Referring to FIGS. 2A to 2H, the fabrication of a single flash memory cell is described. A plurality of flash memory cells can be formed on a semiconductor substrate, such as a silicon die, each with an N-type source region and N-type drain region formed within a P portion of the substrate and a P-type channel region interposed between the source and drain regions in accordance with the present invention. Although fabrication of one flash memory cell is described below, it will be understood by those skilled in the art that the methods described herein are applicable to mass production methods.

Specifically referring to FIG. 2A, a P-type substrate 40 is provided. Thereafter, a thin tunnel oxide layer 42 is formed over the substrate 40 having a thickness of, for example, about 50 to about 150 Angstroms using a thermal growth process in a dry oxidation furnace. For instance, the tunnel oxide layer 42 can be formed via dry oxidation at a temperature of about 1050 C., under an atmosphere of oxygen at about 1.33 l, HCl at about 70 cc and argon at about 12.6 l. Alternatively, the tunnel oxide can be formed from oxynitride.

Referring to FIG. 2B, a phosphorus doped polysilicon layer is deposited via CVD to form a doped polysilicon layer 44 at 530 C., 400 mTorr, SiH4 at 2000 sccm, and a mixture of 1% by weight PH3 in helium at about 22 sccm. Doping lowers the resistivity of the polysilicon rendering it conductive.

A multi-layer interpoly dielectric 46 is then formed over the surface of the substrate 40, as illustrated in FIG. 2C. This layer 46 is often called the interpoly dielectric since (as will be seen shortly) it is sandwiched between the phosphorus doped polysilicon layer (first polysilicon layer constituting the floating gate for a flash memory cell) and a second polysilicon layer which forms the control gate for the cell. The interpoly dielectric 46 is preferably a three layer region of oxide/nitride/oxide (a so called "ONO") and typically has a total thickness of about 150 to about 400 Å. Generally speaking, the ONO layer 46 is formed by repetitive depositions of oxide, nitride and oxide to form a dielectric layer in which the nitride is sandwiched between a bottom oxide layer and top oxide layer.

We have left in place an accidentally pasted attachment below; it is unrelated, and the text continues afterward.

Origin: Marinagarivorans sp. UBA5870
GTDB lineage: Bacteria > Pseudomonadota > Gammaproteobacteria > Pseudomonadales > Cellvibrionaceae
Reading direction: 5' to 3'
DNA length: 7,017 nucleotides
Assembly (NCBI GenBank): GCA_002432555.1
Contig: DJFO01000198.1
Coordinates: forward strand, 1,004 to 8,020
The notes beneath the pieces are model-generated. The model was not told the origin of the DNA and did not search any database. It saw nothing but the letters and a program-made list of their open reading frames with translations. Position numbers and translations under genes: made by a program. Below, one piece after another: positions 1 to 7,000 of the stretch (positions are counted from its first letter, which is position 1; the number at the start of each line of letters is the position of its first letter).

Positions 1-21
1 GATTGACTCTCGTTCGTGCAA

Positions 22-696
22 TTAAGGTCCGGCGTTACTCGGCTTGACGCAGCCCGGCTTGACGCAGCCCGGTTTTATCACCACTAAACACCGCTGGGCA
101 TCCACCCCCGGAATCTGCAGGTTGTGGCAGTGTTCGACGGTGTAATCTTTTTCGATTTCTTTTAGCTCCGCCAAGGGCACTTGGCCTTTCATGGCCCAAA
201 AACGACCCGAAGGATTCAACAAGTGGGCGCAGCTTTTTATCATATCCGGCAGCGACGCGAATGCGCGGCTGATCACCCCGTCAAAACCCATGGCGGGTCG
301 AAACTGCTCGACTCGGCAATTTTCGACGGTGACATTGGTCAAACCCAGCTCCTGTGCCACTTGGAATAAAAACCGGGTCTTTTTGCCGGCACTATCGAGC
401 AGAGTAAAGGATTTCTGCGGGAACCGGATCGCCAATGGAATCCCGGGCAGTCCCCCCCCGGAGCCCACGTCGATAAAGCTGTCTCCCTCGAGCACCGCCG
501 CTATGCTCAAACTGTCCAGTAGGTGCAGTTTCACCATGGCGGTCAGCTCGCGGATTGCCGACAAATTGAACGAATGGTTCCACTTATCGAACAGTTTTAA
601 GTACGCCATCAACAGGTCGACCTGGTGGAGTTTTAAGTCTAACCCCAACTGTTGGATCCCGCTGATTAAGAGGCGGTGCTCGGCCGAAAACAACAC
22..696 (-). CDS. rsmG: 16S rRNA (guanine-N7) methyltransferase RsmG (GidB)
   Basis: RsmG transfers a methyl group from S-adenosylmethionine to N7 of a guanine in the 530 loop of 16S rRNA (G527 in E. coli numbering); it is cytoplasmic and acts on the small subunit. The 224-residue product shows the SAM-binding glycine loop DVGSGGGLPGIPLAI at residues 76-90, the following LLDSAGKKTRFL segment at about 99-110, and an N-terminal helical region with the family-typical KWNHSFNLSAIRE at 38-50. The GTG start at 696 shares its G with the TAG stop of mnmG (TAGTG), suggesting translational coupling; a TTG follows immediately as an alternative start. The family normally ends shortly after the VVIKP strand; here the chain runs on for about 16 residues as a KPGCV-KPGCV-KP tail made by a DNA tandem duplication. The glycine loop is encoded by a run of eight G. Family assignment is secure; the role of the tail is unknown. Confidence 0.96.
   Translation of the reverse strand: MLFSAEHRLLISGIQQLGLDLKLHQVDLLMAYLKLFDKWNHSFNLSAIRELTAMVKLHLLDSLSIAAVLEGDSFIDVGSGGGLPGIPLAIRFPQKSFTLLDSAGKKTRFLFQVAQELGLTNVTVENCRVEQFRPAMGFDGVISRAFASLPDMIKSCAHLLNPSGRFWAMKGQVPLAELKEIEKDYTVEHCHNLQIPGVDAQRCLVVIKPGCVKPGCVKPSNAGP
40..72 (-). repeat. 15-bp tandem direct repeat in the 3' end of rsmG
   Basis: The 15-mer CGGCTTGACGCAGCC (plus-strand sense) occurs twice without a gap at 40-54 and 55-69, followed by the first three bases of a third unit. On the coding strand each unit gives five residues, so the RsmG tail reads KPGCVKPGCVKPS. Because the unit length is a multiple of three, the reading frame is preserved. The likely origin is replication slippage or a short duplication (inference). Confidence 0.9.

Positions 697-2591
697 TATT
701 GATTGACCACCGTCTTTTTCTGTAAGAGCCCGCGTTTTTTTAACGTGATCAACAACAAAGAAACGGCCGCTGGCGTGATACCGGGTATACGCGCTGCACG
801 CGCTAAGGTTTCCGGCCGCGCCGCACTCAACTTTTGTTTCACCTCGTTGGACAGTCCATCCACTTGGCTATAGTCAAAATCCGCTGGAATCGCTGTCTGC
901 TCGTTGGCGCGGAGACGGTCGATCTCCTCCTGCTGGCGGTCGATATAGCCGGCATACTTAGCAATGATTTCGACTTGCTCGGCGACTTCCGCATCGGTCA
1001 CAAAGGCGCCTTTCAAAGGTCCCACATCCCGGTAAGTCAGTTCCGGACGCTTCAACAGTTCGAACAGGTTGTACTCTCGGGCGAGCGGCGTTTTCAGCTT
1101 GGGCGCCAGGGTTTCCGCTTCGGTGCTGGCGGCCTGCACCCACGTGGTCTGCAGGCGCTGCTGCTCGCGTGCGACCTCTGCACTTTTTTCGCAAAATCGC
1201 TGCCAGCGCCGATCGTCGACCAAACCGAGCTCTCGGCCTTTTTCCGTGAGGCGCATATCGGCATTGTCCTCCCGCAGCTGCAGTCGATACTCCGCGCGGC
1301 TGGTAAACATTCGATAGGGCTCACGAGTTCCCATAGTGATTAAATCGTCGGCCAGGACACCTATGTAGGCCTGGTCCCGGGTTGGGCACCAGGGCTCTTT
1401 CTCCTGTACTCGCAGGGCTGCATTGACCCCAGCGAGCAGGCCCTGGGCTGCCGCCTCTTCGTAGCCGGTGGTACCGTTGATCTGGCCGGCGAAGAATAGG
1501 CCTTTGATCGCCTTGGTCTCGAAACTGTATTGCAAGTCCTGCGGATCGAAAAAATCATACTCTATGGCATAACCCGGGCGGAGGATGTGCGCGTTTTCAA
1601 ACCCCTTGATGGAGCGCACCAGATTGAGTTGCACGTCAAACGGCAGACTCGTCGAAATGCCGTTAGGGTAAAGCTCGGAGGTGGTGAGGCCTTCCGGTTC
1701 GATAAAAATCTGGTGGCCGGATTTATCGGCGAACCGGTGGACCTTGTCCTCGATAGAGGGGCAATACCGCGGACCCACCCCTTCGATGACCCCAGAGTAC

Specifically referring to FIG. 2C, a first or bottom oxide layer 46a is deposited at a temperature of about 750 C. under SiH4 at 20 cc, N2 O at 1.2 l and a pressure of 600 mTorr via LPCVD oxide on the first polysilicon layer. The bottom oxide layer may have a thickness from about 40 Å to about 60 Å, but typically the thickness is about 50 Å. Nitride is next deposited at a temperature of about 760 C. under NH3 at 600 cc, SiH2 Cl2 at 100 cc and a pressure of 330 mTorr to form a nitride layer 46b. The nitride layer may have a thickness from about 60 Å to about 100 Å, preferably from about 70 Å to about 90 Å, but typically the thickness is about 80 Å.

The second or top oxide layer 46c is formed by initially performing RTCVD at a temperature of about 800 C. and a pressure of about 3 Torr using a gas flow containing about 0.5% N2 O, about 9.5% SiH4, and about 90% of Ar. RTCVD is conducted for about 1 minute. Next, RTA of the oxide layer is conducted in an N2 O atmosphere at a temperature of about 1000 C. for about 10 seconds. The top oxide layer may have a thickness from about 30 Å to about 50 Å, and preferably from about 35 Å to about 45 Å. As a result of the conditions used to form the top oxide layer 46c, the thickness of the underlying nitride layer 46b does not substantially decrease during formation of the top oxide layer 46c. For example, if the nitride layer 46b is deposited at a thickness of 80 Å, after formation of the top oxide layer 46c, the nitride layer 46b has a thickness of at least about 76 Å. Also as a result of the conditions used to form the top oxide layer 46c, it is possible to precisely control the thickness of the top oxide layer.